Welcome to Week 2 of National Nutrition Month! Last week, we explored the link between nutrition and brain health. This week, we’ll be investigating how what we eat influences our body and physical performance.
To do so, we enlisted the expertise of Dr. Elizabeth Kirk, senior lecturer in epidemiology and acting director of the Nutritional Sciences Program at the UW School of Public Health who studies how nutrition and diet influence sports performance and wellness. Just as you’d work on basic skills to play a sport, it’s critical to form basic foundational nutrition skills that will support your sports performance goals.
So what should we eat to perform better? How much should we eat, when, and why?
THE WHOLE U: What is performance nutrition?
ELIZABETH KIRK: Performance nutrition is a term that can be applied to virtually any setting. Classically, we think of the term as related to the sports and competition world. In that world, it refers broadly to adequate nutrition support to enable an athlete to meet their performance goals. It can also be applied to any endeavor: students, employees, supervisors, professionals, etc. Every person benefits when they nourish themselves adequately.
TWU: Where should people start when beginning to think about how what they eat contributes to performance?
EK: The first thing is to fuel! Some people get caught in habits of not making time for eating—or even shopping.
Having food available that is nutrient rich is important for all of us, no matter what we are doing. Nourishing before tackling a problem or an activity is critical not only for physical performance, but also to provide energy for the mental approach to the task at hand.
For most of us, a routine of breakfast, lunch, and dinner provides a solid foundation. If we are training during the day, then some specific recommendations around timing of eating and types of foods come into play for both before and after that activity. We are a resilient species. We can withstand many circumstances, including undernourishment. However, if we want to perform optimally, we should consider fueling the machine throughout the day.
TWU: Are there any recommended guidelines for hydration and exercise? How much to hydrate, how close to exercise, hydrating during, etc.?
EK: There are some specific guidelines provided by the NCAA sports performance institute and it’s important to consider those guidelines in the context of the environment of the activity, as well as the physiology of the person. Someone who sweats profusely and is being active in a hot environment will likely require different hydration practices than someone who doesn’t sweat as much and is active in a mild temperature.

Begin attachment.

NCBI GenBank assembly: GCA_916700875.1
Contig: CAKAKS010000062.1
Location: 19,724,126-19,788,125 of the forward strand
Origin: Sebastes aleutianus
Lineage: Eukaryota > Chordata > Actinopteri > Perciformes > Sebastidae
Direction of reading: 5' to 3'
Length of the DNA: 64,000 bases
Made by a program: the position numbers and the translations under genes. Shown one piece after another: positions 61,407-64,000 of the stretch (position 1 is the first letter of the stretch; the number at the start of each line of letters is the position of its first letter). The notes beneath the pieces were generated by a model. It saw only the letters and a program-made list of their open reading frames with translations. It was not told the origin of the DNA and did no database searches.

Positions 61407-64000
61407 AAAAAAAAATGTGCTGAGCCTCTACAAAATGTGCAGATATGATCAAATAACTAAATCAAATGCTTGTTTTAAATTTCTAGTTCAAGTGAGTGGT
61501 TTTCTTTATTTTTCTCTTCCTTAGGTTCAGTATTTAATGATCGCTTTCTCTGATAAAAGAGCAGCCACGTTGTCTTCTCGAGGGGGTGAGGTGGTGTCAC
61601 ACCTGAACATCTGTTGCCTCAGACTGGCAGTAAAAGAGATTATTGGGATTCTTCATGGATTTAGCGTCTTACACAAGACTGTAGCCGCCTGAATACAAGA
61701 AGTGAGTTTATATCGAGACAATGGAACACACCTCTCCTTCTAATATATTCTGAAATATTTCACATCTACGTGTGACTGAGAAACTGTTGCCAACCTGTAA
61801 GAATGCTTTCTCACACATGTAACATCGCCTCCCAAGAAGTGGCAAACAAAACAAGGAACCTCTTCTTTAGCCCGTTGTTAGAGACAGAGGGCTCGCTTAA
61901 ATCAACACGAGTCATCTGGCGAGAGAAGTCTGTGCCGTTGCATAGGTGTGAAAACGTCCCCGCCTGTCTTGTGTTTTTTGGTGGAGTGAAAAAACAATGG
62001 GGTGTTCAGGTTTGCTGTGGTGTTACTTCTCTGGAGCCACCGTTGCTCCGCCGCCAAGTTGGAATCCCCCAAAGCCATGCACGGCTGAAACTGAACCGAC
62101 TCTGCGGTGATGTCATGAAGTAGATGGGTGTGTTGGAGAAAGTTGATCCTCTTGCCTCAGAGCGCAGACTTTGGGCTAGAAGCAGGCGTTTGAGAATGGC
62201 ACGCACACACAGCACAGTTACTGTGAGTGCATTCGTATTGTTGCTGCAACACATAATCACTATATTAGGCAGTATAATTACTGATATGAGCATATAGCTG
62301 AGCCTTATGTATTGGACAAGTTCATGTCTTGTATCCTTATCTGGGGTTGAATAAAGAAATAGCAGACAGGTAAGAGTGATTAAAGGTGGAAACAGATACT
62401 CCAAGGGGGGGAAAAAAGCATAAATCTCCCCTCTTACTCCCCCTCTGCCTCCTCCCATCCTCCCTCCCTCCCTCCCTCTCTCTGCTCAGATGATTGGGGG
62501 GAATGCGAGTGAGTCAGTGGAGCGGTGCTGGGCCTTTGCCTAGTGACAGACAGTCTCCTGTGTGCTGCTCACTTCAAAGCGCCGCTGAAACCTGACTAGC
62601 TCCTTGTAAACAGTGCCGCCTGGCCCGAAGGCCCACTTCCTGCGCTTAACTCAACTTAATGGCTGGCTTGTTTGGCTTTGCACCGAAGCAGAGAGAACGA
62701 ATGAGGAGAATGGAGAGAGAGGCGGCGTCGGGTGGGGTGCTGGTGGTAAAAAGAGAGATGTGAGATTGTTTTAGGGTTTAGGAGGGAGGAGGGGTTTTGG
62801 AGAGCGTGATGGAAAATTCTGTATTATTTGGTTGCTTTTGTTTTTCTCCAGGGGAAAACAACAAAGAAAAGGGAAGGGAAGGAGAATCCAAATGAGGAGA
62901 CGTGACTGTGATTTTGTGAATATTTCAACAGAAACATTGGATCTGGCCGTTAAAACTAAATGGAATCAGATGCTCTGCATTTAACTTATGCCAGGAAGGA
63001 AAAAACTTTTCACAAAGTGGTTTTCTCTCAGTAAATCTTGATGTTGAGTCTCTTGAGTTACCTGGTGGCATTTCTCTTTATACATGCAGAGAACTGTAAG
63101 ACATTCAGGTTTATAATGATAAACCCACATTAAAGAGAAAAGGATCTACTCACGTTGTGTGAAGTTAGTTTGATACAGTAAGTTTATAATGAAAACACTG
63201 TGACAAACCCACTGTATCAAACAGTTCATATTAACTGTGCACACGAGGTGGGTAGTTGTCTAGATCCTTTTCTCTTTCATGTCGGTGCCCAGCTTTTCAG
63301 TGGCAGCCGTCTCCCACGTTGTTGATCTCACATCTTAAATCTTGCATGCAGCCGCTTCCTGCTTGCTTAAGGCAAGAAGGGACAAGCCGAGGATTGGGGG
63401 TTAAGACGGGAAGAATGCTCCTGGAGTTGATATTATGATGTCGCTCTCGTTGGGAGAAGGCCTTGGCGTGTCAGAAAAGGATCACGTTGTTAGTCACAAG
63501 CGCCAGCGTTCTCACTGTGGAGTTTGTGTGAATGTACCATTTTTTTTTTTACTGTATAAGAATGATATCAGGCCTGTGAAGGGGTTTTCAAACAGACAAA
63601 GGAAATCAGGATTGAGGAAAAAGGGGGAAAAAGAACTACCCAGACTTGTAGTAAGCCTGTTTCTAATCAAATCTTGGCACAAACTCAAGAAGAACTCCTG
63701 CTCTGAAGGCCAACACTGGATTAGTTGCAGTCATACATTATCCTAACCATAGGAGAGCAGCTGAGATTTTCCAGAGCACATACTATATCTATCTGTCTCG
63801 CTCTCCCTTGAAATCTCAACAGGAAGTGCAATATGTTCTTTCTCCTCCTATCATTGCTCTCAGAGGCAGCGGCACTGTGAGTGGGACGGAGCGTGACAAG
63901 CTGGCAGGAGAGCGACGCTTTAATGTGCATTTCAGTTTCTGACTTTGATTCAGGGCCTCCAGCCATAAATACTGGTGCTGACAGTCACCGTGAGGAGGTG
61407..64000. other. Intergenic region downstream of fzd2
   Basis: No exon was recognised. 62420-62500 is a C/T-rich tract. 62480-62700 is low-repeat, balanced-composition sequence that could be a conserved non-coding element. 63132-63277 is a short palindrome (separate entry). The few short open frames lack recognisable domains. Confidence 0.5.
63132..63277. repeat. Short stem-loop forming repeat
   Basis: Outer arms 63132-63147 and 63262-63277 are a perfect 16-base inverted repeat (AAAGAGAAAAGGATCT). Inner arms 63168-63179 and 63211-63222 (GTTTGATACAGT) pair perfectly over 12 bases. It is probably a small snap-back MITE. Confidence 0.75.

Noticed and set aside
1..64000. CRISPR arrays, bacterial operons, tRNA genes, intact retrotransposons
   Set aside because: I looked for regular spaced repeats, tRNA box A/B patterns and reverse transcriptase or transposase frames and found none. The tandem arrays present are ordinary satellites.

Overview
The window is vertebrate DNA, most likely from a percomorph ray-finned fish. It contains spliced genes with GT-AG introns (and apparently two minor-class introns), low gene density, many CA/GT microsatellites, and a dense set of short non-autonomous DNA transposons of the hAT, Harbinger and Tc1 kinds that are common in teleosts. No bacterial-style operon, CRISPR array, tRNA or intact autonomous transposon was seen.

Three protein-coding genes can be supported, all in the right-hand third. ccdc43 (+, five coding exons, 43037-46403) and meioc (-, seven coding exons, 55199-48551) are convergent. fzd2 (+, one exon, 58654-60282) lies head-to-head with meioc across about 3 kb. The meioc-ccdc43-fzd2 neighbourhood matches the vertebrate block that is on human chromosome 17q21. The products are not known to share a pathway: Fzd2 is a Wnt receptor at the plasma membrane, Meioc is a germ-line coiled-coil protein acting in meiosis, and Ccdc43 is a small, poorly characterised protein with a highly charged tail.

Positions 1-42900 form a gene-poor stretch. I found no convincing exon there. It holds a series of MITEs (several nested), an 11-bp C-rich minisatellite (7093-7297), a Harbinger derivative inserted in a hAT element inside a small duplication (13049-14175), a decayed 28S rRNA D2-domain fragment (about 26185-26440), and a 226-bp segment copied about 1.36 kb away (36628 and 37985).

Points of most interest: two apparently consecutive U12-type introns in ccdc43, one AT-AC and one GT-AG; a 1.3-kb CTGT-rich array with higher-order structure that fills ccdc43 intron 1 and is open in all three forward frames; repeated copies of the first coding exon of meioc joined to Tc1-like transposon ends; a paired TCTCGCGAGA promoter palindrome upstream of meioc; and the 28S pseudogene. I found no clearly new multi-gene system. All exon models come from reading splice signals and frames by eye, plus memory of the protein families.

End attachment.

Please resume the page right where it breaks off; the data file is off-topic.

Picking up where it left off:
TWU: What are some snacks that energize the body when we feel tired during the day?
EK: Go-to snacks include items such as nuts, dried fruits, fruits, cheese and cracker/bread/fruit, energy/granola bars, nutbutter sandwiches.
TWU: Are certain food groups better for fueling than others? Are there any food groups that hinder performance—types of food we should avoid before exercising?
EK: It is well established that the preferred fuel for working muscles and neurons, is glucose, a carbohydrate molecule. Enjoying carbohydrate-rich foods is an important piece of an athlete’s diet. Protein-rich foods are also of great value, and healthful sources of fats are valuable too.
In terms of hindering performance, there are a number of considerations: How close to exercise is the food being consumed? What type of exercise is going to happen and at what level of intensity? Is there a break between events during the day? In general, people should avoid eating too close to exercise to avoid an upset stomach or diarrhea—either of those would certainly hinder performance.
Apart from that, if the athlete is generally well nourished and well trained, their pre-event meal may be more a matter of habit and something they know will work for them. For some athletes that includes eggs, toast and coffee 3 hours before, for others it’s a banana and peanut butter 45 minutes before. There’s no singular answer to the pre-event eating approach, except in general we shouldn’t eat too close to the event.
TWU: How important are our nutritional choices after we exercise? What should we eat after a workout? Drink?
EK: Following intensive exercise, recovery is the priority. Recovery allows us to prepare for the next day’s intensive activities. We can replace important sources of energy and the support molecules that allow us to use the energy (vitamins and minerals). It’s useful to think of a two hour window of opportunity to replace those nutrients, but starting right away is ideal. A sports drink and sandwich or fruit/cereal bar is a good way to go. Some athletes enjoy protein shakes or smoothies after a session; my advice is to make sure they have a bagel, or sandwich, or fruit to go with that.
TWU: Are there myths around performance nutrition you’d like people to be aware of?
EK: There are plenty of myths, especially around sports supplements. Talking with a professional such as a Registered Dietitian is a way to navigate the maze of sports supplements to learn what’s actually effective, safe, and not contaminated with illegal substances.